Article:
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SweatX.
June 3, 2002 3:52 PM   Subscribe

SweatX. An interesting find, from MarketPlace (NPR).
posted by BlueTrain (16 comments total)

 
This is America at its best! The union and management get together to push items they manufacture and coax buyers into supporting their product out of feelings of guilt...both management and the union benefit.
I sound snippy, right? Well, I don't mean to be because when American firms make things overseas they do not pass on labor savings to the consumer but instead just reap larger margins of profit, ie, Nike, which sells its shoe for top bucks though having cut costs.
posted by Postroad at 4:02 PM on June 3, 2002


Interesting idea, ugly clothes. Appealing to consumer conscience is not a bad tactic, Postroad, but I don't know how effective it will be. It seems like this shouldn't be the major marketing point for your product... "our clothes might be ugly and overpriced, but at least they weren't made in sweatshops"

It will probably serve a small niche market, but most Americans are perfectly happy going to the regular department stores and looking for 'Made In the USA' stickers.
posted by insomnyuk at 4:15 PM on June 3, 2002


Because the only jobs the third world should have are subsistence agriculture and driving trucks of donated food. Sounds like a workable strategy!
posted by dhartung at 4:42 PM on June 3, 2002


Hmm...it's true that this is basically 'Made in the USA' for lefties. If the whole point is to combat sweatshops in Los Angeles then it seems a good idea. But most people make the link to sweatshops in the Far East, and that's what this implies:
The threat of jobs moving wherever and whenever labor is cheapest is impossible to defeat given present economic paradigms governing the industry.

So in that respect it does seem more about guilt than anything else. How does it help people in sweatshops to buy these clothes? Consumers feel guilty about buying clothes made in Asian sweatshops; but it's not in the interests of sweatshop workers there to buy these clothes. What's in their interests is to pressure the companies to impose tighter regulations on their factories. So this kind of advertising is at least partially misleading, though not cynical I guess. Anyway, perhaps that's over-analysing...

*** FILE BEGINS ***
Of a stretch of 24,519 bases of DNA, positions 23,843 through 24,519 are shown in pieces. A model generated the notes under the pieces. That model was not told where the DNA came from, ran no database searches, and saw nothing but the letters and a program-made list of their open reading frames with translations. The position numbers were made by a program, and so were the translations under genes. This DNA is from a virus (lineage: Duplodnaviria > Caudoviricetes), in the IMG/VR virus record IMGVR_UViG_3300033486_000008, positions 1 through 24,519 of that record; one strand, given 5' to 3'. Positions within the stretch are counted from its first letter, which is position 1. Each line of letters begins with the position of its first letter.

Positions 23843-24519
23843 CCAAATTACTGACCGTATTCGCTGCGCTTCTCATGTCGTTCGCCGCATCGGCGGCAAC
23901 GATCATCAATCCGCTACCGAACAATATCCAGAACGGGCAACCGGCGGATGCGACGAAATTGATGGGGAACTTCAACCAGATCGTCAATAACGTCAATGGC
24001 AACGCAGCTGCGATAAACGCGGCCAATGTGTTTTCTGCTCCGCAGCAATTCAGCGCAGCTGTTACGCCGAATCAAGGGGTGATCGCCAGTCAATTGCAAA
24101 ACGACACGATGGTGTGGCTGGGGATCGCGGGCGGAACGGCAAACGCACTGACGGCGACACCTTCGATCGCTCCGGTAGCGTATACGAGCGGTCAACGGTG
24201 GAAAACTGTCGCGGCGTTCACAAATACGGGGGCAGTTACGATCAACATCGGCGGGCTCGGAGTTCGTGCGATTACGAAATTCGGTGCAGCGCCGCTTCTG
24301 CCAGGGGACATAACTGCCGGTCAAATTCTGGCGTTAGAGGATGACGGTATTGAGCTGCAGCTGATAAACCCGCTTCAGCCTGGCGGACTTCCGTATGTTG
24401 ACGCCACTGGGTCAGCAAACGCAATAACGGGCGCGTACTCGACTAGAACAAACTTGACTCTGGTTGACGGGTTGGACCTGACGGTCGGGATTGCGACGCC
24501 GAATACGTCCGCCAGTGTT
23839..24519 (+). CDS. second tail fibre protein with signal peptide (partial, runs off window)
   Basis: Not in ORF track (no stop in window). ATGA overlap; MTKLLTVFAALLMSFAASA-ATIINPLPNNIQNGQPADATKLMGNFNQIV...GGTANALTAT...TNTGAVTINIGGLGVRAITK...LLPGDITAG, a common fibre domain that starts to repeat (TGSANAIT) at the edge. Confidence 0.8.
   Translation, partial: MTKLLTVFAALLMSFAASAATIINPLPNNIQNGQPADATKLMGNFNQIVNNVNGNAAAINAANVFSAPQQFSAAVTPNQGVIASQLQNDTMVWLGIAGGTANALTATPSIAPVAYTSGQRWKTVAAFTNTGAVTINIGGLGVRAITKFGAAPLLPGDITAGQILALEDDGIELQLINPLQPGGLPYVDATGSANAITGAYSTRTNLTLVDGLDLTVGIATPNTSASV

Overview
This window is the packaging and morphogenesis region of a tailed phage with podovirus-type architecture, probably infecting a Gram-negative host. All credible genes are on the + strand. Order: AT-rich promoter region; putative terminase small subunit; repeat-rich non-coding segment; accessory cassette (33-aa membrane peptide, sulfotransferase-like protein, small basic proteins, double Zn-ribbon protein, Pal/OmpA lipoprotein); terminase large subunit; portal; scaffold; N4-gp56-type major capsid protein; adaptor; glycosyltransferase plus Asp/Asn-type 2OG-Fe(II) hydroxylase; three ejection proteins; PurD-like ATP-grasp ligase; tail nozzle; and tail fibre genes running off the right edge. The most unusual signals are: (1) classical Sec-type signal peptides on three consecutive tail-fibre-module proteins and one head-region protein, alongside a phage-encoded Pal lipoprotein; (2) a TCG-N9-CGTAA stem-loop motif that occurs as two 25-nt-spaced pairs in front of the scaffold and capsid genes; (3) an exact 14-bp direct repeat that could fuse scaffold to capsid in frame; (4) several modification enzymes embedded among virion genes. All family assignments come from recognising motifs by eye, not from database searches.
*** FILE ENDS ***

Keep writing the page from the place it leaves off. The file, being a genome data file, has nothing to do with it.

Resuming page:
posted by Gaz at 4:44 PM on June 3, 2002


Hah, excellent,

iii. There are many definitions of a sweat-shop, depending upon who is talking, but SweatX intends to raise all standards above most anyone's idea of "sweat-free" by:


(1) Paying liveable wages, including employer-paid health-care and pensions.


(2) Including genuine workplace democracy through an independent union, chosen by the workers. The best factory monitor is a unionized worker.


(3) Enhancing workplace democracy by structuring the operation as a worker-owned co-operative in which employees are ultimately empowered with the knowledge and meaningful ability to enact policies for successful operation of the factory.


Maybe they should try helping the americans who live this way first...
posted by bittennails at 4:52 PM on June 3, 2002


Wait! I think I hear singing!
posted by groundhog at 5:11 PM on June 3, 2002


I can chaa...aaaange the world,
If I could be the sunshine in your life...
posted by bittennails at 5:22 PM on June 3, 2002


I heard the same report on the drive home, a piece delivered by Ben Cohen (the Ben of "Ben & Jerry's") about the clothing company he's now running.